‘Home Burial’ by Robert Frost is an incredibly sad poem. Frost depicts a mother grieving for her deceased son and her broader conflicts with her husband.

Love and a Question

‘Love and a Question’ by Robert Frost is a curious poem in which a couple encounters a stranger. It brings up questions of what’s right and wrong, what’s too selfish, and what’s simply common sense.

Mending Wall

‘Mending Wall’ by Robert Frost explores the nature of human relationships. The speaker suggests there are two types of people, those who want walls and those who don’t.

Money

‘Money’ by Robert Frost warns readers not to stress over every expenditure. This poem’s concise and eloquent use of rhyme makes a long lasting impression on the reader.

Mowing

‘Mowing’ by Robert Frost is a poem about the importance of hard work. Frost uses his skill with natural imagery to depict the peace found in simplicity.

Neither Out Far nor in Deep

‘Neither Out Far nor In Deep’ by Robert Frost is a thoughtful and philosophical poem. It satirizes human folly and the desire to escape from reality.

Nothing Gold Can Stay

The poem, ‘Nothing Gold Can Stay’, by Robert Frost, is about the impermanence of life. It describes the fleeting nature of beauty by discussing time’s effect on nature.

Out, Out—

‘Out, Out—’ by Robert Frost is a haunting poem about a young boy’s terrible accident. He accidentally severs his hand with a buzzsaw and passes away.

Provide, Provide

‘Provide, Provide’ by Robert Frost is a powerful depiction of the inevitability of death. Frost spends time talking about the ways one can face the fact that they aren’t going to live forever.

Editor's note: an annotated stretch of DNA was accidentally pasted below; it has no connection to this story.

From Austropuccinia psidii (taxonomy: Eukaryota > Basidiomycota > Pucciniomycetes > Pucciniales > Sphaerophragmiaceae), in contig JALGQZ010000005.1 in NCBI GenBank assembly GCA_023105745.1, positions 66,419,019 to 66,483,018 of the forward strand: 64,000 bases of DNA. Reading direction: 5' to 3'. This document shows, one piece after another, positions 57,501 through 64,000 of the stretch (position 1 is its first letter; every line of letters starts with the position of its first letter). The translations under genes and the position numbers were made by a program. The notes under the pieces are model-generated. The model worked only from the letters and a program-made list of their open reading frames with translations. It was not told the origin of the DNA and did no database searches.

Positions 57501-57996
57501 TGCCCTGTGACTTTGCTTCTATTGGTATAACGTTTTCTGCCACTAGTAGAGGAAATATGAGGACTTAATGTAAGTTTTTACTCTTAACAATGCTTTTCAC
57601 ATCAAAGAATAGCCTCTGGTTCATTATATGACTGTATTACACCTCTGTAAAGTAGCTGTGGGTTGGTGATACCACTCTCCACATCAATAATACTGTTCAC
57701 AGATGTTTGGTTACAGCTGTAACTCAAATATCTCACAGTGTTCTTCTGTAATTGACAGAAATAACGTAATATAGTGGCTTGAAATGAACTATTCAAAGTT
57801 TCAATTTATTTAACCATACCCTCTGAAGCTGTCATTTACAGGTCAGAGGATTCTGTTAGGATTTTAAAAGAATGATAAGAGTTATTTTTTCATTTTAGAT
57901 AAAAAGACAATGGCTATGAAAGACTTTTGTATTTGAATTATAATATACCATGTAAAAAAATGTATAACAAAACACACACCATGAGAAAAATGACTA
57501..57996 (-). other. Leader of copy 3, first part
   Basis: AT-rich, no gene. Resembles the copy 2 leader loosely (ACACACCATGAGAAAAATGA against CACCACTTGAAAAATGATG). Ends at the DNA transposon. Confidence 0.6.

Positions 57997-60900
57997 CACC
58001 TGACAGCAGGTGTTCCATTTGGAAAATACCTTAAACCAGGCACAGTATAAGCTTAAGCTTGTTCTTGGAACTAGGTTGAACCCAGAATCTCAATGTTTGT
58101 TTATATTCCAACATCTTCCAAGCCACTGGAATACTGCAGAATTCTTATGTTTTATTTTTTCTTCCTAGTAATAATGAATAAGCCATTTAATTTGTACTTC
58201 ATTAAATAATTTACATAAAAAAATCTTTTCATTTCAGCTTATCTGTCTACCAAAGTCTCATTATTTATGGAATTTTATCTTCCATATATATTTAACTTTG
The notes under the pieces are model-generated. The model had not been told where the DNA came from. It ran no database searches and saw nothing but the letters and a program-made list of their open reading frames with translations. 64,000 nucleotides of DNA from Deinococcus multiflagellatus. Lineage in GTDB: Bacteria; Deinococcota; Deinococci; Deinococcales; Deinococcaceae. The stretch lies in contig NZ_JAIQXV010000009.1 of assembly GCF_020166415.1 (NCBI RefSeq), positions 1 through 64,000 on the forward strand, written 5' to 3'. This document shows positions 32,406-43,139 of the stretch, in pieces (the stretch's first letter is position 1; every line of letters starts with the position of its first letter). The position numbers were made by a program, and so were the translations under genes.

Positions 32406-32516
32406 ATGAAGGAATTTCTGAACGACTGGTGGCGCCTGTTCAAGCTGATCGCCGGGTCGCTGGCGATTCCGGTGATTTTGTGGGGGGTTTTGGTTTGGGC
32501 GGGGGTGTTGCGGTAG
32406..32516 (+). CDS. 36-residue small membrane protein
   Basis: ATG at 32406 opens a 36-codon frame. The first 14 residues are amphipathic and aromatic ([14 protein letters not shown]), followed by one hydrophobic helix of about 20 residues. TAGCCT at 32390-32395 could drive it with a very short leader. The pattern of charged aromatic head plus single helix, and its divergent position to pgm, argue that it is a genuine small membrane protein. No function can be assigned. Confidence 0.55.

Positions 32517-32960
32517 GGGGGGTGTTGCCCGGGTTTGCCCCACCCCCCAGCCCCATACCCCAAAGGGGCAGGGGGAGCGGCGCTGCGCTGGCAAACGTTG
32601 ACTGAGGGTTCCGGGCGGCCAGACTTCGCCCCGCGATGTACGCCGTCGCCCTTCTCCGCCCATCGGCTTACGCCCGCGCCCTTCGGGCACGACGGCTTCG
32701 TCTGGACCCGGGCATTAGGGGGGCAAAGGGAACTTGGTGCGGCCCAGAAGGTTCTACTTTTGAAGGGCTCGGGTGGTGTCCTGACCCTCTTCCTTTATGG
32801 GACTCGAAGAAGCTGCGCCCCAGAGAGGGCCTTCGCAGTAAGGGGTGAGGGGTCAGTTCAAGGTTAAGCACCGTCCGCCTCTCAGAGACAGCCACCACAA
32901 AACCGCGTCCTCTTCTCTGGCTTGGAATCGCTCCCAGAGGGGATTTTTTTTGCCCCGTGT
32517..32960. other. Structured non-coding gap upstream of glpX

Spring Pools

‘Spring Pools’ by Robert Frost describes the passage of time through the image of a pool of water melting as trees bud at the beginning of summer. 

Stopping by Woods on a Snowy Evening

Robert Frost aka ‘nature boy’ penned down this lovely poem, ‘Stopping by Woods on a Snowy Evening’ in 1922, subsequently published with his long poem, ‘New Hampshire’.

The Freedom of the Moon

‘The Freedom of the Moon’ by Robert Frost is a poem about humanity’s freedom. It uses beautiful figurative language to define the human experience.

The Gift Outright

‘The Gift Outright’ by Robert Frost speaks on the poet’s patriotism. It passionately details the history of the United States.

The Oven Bird

‘The Oven Bird’ by Robert Frost is a contemplation of life, death, and aging. The poet uses a common New England bird as a metaphor.

The Road Not Taken

Robert Frost’s ‘The Road Not Taken’ is about the choices and opportunities in life. The poem highlights the sensation of regret that accompanies all the roads that a person doesn’t take.

The Runaway

‘The Runaway’ by Robert Frost is a poem rich in metaphor. It uses animal imagery in order to speak on broader themes of fear and responsibility.

The Tuft of Flowers

‘The Tuft of Flowers’ by Robert Frost is a poem about the lives of simple, hardworking people. As it progresses, it takes a more mystical turn.

The Wood-Pile

‘The Wood-Pile’ by Robert Frost is a beautiful, image-rich poem. It details a speaker’s journey through the woods and his discovery of a woodpile.

To Earthward

‘To Earthward’ by Robert Frost contemplates the speaker’s connection to the earth. As he’s aged, he’s sought out more painful experiences in order to feel the same as he did in his youth.

Tree at my window

‘Tree at my window’ by Robert Frost celebrates the speaker’s love for nature. He focuses in on one specific tree outside his window that’s meant a lot to him.

Two Look At Two

‘Two Look At Two’ by Robert Frost is a memorable poem about the relationship between humans and animals. The poet describes a simple but deeply emotional encounter in the woods.

Two Tramps in Mudtime

‘Two Tramps in Mudtime’ by Robert Frost is a poem about work, wealth, and the purpose of life. It is defined by an interaction between the speaker and two wanderers.